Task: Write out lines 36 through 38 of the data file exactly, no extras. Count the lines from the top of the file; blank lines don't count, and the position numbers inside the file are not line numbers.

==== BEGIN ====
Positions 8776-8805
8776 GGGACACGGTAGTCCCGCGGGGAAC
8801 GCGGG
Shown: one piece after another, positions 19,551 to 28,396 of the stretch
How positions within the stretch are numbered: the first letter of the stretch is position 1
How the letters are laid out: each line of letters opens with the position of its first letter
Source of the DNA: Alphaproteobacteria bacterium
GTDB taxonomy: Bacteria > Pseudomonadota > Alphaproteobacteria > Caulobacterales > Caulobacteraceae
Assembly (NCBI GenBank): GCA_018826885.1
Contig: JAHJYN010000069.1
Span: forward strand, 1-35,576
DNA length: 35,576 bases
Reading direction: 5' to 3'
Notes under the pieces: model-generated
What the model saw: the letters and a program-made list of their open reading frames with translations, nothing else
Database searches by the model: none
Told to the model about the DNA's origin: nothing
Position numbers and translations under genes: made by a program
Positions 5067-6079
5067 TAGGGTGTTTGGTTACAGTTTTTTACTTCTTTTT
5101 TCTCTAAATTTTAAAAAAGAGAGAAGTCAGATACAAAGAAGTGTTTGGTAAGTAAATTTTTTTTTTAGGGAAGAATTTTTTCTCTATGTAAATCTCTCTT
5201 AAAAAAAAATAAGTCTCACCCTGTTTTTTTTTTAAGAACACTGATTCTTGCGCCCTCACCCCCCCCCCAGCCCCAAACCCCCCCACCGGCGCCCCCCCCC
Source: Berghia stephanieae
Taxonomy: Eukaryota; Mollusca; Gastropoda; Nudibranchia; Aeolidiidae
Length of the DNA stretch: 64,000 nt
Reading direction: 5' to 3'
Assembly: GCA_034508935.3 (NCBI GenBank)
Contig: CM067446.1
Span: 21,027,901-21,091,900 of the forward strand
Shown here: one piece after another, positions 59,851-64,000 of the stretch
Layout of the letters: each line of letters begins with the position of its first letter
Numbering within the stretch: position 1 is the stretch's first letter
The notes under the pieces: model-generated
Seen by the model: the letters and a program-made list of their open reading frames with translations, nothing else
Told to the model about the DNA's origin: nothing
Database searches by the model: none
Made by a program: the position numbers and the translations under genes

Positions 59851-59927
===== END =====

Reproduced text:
Database searches by the model: none
Made by a program: the position numbers and the translations under genes

Positions 59851-59927